Massachusetts Court Discusses Whether an Insurance Company’s Demand for Arbitration was Untimely and Waived

A major aspect of any car accident is dealing with insurance companies. There are many different policy provisions and protocols that you may need to review to ensure that you are making your claim appropriately and that you receive the coverage that you deserve. Even if you are doing your best to follow all of the proper steps, insurance companies usually don’t have your best interest in mind. This means that they will try to do whatever they can to avoid paying you the coverage that you deserve. The dedicated Boston car accident lawyers at the Law Offices of Michael O. Smith are prepared to help you assert your rights to the fullest extent.

A recent case discussed the application of an underinsured motorist policy and the arbitration provision included in the insured’s policy. The plaintiff suffered injuries in a car accident and eventually obtained a settlement for the amount of that driver’s policy limits. The plaintiff’s insurance company was not a party to that settlement but provided consent to it.

The plaintiff then sought underinsured motorist coverage from her insurance company, which invoked the arbitration provision in the plaintiff’s policy. Arbitration is a form of dispute resolution in which the parties agree to let a neutral arbitrator resolve the matter. The outcome of an arbitration is binding on the parties in the same way that a court judgment is binding.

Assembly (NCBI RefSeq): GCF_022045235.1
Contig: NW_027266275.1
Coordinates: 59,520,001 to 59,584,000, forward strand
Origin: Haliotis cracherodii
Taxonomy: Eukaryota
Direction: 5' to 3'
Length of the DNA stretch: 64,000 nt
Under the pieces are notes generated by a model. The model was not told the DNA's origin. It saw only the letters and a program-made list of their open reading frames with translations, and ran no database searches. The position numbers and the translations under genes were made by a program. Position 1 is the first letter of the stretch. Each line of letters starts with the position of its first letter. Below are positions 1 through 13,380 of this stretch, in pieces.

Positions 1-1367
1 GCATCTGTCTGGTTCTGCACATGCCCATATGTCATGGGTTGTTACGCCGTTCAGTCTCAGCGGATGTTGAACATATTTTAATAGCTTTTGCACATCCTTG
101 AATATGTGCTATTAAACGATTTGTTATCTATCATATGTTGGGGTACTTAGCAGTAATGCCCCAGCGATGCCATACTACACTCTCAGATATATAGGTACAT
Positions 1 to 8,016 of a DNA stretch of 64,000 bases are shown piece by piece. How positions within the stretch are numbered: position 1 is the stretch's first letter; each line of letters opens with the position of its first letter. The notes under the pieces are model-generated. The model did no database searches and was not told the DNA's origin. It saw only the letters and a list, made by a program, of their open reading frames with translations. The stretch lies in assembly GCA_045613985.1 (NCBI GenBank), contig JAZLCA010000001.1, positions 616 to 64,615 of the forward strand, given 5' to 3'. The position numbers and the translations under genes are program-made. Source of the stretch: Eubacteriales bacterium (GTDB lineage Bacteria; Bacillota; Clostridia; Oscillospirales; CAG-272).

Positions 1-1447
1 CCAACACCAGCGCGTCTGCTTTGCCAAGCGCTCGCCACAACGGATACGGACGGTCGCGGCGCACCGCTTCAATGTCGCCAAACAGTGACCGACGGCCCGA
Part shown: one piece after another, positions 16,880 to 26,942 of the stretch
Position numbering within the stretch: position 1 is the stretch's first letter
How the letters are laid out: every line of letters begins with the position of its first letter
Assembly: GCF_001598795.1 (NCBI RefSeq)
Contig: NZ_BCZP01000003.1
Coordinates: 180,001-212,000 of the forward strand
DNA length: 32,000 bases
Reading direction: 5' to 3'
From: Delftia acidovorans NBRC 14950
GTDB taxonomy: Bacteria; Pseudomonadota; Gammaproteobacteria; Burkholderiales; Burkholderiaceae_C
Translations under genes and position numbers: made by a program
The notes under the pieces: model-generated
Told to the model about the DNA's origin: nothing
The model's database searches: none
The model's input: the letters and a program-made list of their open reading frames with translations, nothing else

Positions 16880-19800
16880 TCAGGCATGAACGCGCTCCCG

The plaintiff and her insurance company each filed motions for summary judgment and the court concluded that the insurer’s invocation of arbitration was untimely and that it had waived its right to arbitration. It also concluded that as a result of the settlement that the plaintiff had obtained from the driver, the insurer was collaterally estopped from contesting issues of liability and damages associated with the underinsured motorist claim. The insurer appealed.

The reviewing court reversed, finding that despite the significant amount of time that had passed between the insurer’s demand for arbitration, the insurer did not violate its policy-based and statutory right to seek an arbitration. First, it noted that the insurer never expressly waived its right to arbitration and that it was reasonable for the parties to wait until the resolution of the plaintiff’s legal dispute with the driver. The appellate court also stated that it was not a waste of judicial resources and time for the insurer to wait on the resolution of the plaintiff’s claim against the driver because the insurer was not a party to that action. As soon as the plaintiff entered into a settlement with the driver, the insurer demanded arbitration.

If you were involved in a car accident and have questions about your right to compensation or how to deal with insurance companies, we are waiting to assist you. We understand how confusing the court system and insurance policies can be, particularly if you are also injured and dealing with the stress of the accident. Our seasoned team of Boston car accident lawyers offers a free consultation to discuss your situation and how we might be able to help you. Call us now at 617-263-0060 or contact us online.

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